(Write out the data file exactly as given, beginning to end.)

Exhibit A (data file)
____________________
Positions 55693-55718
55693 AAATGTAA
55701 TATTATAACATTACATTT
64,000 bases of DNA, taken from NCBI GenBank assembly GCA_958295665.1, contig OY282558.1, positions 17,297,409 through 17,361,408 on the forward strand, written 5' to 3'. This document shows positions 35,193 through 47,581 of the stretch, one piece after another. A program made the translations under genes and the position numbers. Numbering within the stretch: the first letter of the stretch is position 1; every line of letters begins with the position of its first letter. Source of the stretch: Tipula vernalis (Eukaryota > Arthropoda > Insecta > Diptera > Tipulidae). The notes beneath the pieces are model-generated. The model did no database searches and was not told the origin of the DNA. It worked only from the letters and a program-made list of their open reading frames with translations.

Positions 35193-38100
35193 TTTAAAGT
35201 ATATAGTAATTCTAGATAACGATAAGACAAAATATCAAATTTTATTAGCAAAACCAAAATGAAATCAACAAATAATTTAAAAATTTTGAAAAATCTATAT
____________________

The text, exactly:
Positions 55693-55718
55693 AAATGTAA
55701 TATTATAACATTACATTT
64,000 bases of DNA, taken from NCBI GenBank assembly GCA_958295665.1, contig OY282558.1, positions 17,297,409 through 17,361,408 on the forward strand, written 5' to 3'. This document shows positions 35,193 through 47,581 of the stretch, one piece after another. A program made the translations under genes and the position numbers. Numbering within the stretch: the first letter of the stretch is position 1; every line of letters begins with the position of its first letter. Source of the stretch: Tipula vernalis (Eukaryota > Arthropoda > Insecta > Diptera > Tipulidae). The notes beneath the pieces are model-generated. The model did no database searches and was not told the origin of the DNA. It worked only from the letters and a program-made list of their open reading frames with translations.

Positions 35193-38100
35193 TTTAAAGT
35201 ATATAGTAATTCTAGATAACGATAAGACAAAATATCAAATTTTATTAGCAAAACCAAAATGAAATCAACAAATAATTTAAAAATTTTGAAAAATCTATAT